As a young boy, Al attended concerts in the royal court. Conspicuously he hid in the gallery wings while his father performed for the Bohemian Emperor. Sherman would later remark that it was these moments which originally incited his interest in music.[2] In 1909 the Samuel Shermans relocated to New York City. In 1911, frustrated with the lack of work available, Samuel left his wife Lena and their five young children, Olga, Al, Edith, Regina and Harold. Harold had only just been born. At the age of 13, Sherman became the chief breadwinner of the family, quitting school in order to find work. By 16 Sherman had taught himself to play the piano and was able to find work playing in bands. Despite his parents' separation and the position it put him in, Sherman maintained a great respect for Samuel and kept in close contact with him until Samuel's death in 1947.

Despite youth and scant knowledge of English, his natural talent for piano improvisation soon earned him a reputation as a top "mood music" pianist. His services to improvise inspirational music were sought by many silent film stars including Pauline Frederick, Mae Murray and Olga Petrova. In 1916, Universal signed Al to do bit parts in silent films as well. He later appeared in motion pictures with Mary Pickford, Mary Fuller, Clara Kimball Young and William Powell.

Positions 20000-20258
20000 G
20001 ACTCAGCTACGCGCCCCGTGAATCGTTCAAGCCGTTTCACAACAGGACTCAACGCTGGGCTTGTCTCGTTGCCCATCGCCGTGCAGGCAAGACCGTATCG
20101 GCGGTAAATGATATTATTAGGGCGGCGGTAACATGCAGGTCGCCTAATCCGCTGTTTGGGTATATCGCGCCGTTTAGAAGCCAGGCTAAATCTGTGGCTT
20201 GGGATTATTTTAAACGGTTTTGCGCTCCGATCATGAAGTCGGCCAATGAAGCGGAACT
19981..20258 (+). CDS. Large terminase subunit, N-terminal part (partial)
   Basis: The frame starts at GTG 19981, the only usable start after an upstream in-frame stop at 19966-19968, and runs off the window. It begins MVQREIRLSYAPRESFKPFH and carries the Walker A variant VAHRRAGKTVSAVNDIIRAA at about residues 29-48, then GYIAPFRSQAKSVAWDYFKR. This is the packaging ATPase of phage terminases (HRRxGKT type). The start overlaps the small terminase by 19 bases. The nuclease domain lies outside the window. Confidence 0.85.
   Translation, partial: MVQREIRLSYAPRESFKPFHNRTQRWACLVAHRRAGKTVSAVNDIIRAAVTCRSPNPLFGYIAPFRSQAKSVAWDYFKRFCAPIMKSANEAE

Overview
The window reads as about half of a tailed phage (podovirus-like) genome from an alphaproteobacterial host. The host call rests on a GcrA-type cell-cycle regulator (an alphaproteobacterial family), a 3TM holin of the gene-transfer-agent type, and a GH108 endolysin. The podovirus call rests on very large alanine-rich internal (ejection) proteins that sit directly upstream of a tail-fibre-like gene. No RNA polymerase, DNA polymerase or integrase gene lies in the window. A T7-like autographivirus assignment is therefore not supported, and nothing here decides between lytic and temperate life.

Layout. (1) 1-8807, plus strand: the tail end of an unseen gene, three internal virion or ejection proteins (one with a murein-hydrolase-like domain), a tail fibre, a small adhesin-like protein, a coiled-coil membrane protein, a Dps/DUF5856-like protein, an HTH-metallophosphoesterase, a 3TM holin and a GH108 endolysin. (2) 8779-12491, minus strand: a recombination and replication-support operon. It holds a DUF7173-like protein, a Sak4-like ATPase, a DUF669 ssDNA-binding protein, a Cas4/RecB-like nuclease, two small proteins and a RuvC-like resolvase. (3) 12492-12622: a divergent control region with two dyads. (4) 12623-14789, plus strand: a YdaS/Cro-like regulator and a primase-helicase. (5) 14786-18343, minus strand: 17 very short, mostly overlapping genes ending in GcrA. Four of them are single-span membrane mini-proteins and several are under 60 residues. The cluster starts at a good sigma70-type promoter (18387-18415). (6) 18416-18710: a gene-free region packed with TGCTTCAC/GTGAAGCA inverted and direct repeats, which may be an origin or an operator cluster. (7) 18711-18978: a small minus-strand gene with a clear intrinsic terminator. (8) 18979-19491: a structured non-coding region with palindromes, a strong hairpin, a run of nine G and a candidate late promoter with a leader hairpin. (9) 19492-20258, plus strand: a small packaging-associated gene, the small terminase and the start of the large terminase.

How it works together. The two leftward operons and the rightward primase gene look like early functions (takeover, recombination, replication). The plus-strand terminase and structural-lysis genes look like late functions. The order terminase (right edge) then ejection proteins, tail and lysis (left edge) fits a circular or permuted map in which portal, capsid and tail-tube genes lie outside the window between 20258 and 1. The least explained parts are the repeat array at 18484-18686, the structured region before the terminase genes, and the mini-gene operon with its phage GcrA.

Al's composing career began in 1918 when he became a staff pianist for the Remick Music Company. There, he worked alongside George Gershwin and Vincent Youmans. During this time Al also organized and directed a small orchestra which played in New York and Miami Beach.